To rag on the beast

  • Packard

    Senior Member
    USA, English
    My understanding (and I'm sure I'll collect some flak over this) is that the term comes from the irritability some women experience while in their menstrual cycle.

    To "rag on" someone would mean to express irritability to that person.

    I'll let someone else give the etymology of this phrase (I know it, but choose not to get in the middle of that conversation).
     

    Parla

    Member Emeritus
    English - US
    Is there really any idiom called 'to rag on the beast'? IF so, what does it mean?
    I've never heard or seen it, and Google turns up only your post, so I would say that this phrase doesn't exist as an expression in English. Please give us the full sentence in which you heard it or read it and tell us who said it, and in what situation. Without that, we can't even guess at what it might mean.
     

    JustKate

    Moderate Mod
    Rag, meaning "scold," has been around a long time - since at least 1739, according to the Online Etymology Dictionary, and it is sometimes used with "on." It doesn't appear to be etymologically related to rag, meaning "scrap of cloth," nor to the phrase "to be on the rag," which dates from 1948 and means "to menstruate" or "to be really cranky and bitchy." The latter meaning can apply to either men or women, by the way, though no doubt the supposed crankiness women are supposed to feel while they are menstruating is the origin of that expression.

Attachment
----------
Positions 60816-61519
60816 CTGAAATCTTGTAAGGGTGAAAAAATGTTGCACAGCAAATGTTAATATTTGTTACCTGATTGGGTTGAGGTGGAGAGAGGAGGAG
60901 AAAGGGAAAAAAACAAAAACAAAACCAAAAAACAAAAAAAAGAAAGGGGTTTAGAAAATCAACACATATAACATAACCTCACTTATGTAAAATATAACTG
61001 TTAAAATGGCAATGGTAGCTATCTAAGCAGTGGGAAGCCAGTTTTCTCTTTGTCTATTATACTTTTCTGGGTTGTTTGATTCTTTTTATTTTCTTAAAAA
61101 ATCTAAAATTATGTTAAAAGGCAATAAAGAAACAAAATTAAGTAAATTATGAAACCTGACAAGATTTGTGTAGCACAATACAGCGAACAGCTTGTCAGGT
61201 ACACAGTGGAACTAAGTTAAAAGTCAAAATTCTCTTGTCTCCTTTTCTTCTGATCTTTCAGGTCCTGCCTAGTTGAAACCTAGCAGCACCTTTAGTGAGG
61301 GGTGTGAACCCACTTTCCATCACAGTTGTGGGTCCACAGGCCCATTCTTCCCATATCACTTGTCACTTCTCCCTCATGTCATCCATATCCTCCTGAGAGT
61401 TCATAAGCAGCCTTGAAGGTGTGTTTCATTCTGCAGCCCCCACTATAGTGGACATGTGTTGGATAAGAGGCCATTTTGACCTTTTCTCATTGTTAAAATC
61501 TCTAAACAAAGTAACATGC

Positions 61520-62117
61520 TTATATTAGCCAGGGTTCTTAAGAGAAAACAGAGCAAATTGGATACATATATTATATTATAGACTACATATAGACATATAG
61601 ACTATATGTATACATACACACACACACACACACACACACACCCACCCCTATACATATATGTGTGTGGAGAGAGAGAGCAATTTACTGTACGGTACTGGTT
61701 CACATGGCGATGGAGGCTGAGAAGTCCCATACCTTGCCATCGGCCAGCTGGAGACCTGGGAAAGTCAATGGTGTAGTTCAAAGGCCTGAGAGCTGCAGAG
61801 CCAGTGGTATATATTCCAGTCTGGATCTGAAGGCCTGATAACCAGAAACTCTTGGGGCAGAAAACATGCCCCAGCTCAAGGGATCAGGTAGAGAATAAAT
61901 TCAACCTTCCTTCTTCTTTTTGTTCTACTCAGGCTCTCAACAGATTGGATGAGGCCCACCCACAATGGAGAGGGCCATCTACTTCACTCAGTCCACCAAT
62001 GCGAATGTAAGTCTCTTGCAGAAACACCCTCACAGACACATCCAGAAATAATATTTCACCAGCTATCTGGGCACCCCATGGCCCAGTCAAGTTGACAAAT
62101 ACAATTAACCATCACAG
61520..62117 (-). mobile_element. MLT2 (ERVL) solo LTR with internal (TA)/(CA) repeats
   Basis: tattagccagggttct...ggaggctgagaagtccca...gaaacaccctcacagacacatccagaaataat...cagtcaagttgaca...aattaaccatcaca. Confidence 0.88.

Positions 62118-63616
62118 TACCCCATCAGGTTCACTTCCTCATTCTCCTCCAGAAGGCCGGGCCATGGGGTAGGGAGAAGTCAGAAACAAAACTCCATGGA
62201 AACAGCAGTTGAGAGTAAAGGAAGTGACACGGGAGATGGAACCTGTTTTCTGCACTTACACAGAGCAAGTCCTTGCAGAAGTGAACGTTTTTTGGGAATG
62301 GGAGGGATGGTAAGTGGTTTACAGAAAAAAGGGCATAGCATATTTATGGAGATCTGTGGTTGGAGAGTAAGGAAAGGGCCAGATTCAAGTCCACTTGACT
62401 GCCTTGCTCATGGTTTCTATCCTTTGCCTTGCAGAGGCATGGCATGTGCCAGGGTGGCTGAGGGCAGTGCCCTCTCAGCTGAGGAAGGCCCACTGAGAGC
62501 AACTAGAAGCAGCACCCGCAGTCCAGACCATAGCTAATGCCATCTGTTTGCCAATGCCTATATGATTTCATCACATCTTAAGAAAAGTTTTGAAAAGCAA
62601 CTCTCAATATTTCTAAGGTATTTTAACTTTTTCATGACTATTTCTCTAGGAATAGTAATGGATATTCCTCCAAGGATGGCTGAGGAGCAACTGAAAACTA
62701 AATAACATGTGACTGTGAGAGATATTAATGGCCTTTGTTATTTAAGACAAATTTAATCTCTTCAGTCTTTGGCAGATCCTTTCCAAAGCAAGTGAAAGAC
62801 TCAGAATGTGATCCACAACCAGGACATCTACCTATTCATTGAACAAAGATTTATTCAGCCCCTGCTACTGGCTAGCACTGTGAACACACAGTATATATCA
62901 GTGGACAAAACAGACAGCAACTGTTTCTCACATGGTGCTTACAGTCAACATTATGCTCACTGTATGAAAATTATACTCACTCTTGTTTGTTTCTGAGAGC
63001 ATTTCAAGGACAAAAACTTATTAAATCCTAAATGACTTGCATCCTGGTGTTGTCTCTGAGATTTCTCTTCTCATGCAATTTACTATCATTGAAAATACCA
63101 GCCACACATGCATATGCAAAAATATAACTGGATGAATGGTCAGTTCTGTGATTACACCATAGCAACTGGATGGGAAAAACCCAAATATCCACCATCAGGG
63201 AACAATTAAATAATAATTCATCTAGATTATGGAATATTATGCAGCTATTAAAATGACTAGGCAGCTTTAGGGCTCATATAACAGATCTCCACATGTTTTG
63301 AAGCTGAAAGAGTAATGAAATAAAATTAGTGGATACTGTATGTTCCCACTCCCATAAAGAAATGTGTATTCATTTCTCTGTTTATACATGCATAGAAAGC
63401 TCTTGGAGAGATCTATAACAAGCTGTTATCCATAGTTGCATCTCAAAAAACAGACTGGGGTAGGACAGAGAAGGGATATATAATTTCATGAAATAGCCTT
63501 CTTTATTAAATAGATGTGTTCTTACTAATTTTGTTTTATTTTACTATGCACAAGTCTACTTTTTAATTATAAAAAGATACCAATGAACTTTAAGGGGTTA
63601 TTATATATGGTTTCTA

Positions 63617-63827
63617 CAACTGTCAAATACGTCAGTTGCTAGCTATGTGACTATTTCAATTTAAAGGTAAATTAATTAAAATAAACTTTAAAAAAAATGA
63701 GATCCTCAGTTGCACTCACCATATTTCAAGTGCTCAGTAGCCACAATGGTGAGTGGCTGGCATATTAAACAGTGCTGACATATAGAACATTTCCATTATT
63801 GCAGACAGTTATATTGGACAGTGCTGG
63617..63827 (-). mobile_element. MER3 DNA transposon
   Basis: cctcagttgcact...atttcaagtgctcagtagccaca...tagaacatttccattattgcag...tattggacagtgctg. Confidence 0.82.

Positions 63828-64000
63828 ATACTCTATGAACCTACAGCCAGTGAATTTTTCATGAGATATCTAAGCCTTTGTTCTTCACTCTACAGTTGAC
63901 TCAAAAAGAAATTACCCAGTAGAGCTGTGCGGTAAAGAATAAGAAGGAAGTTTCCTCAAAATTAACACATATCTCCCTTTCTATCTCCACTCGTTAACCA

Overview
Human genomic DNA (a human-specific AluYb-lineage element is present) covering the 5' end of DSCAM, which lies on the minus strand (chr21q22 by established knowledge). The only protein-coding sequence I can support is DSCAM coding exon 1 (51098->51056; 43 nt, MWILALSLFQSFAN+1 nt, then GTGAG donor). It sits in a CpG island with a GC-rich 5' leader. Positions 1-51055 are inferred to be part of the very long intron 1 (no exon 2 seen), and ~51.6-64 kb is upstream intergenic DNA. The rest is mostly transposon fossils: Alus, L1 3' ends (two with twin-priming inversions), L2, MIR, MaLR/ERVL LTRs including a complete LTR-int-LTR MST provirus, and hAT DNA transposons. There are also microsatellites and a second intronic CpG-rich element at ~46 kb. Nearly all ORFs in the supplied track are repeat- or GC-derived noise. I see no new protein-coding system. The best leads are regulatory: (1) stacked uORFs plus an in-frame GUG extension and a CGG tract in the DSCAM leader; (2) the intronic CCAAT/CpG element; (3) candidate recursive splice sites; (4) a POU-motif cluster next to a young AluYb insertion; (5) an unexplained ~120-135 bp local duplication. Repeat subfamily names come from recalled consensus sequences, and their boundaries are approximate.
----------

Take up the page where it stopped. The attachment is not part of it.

But I've never heard rag on the beast, either. Some context would definitely help. The part about "the beast" is particularly cryptic.
     
    Last edited:

    chagmagus

    Member
    India - Hindi & English
    Rag, meaning "scold," has been around a long time - since at least 1739, according to the Online Etymology Dictionary, and it is sometimes used with "on." It doesn't appear to be etymologically related to rag, meaning "scrap of cloth," nor to the phrase "to be on the rag," which dates from 1948 and means "to menstruate" or "to be really cranky and bitchy." The latter meaning can apply to either men or women, by the way, though no doubt the supposed crankiness women are supposed to feel while they are menstruating is the origin of that expression.

    But I've never heard rag on the beast, either. Some context would definitely help. The part about "the beast" is particularly cryptic.

    Thanks. Unfortunately I forgot where I got the phrase from, but from what I can faintly remember about the context, it seems to me that your explanation makes sense. It was a 'misogynistic' comment probably, so I think the poster meant that 'bitchiness' of women or something like that! :)
     
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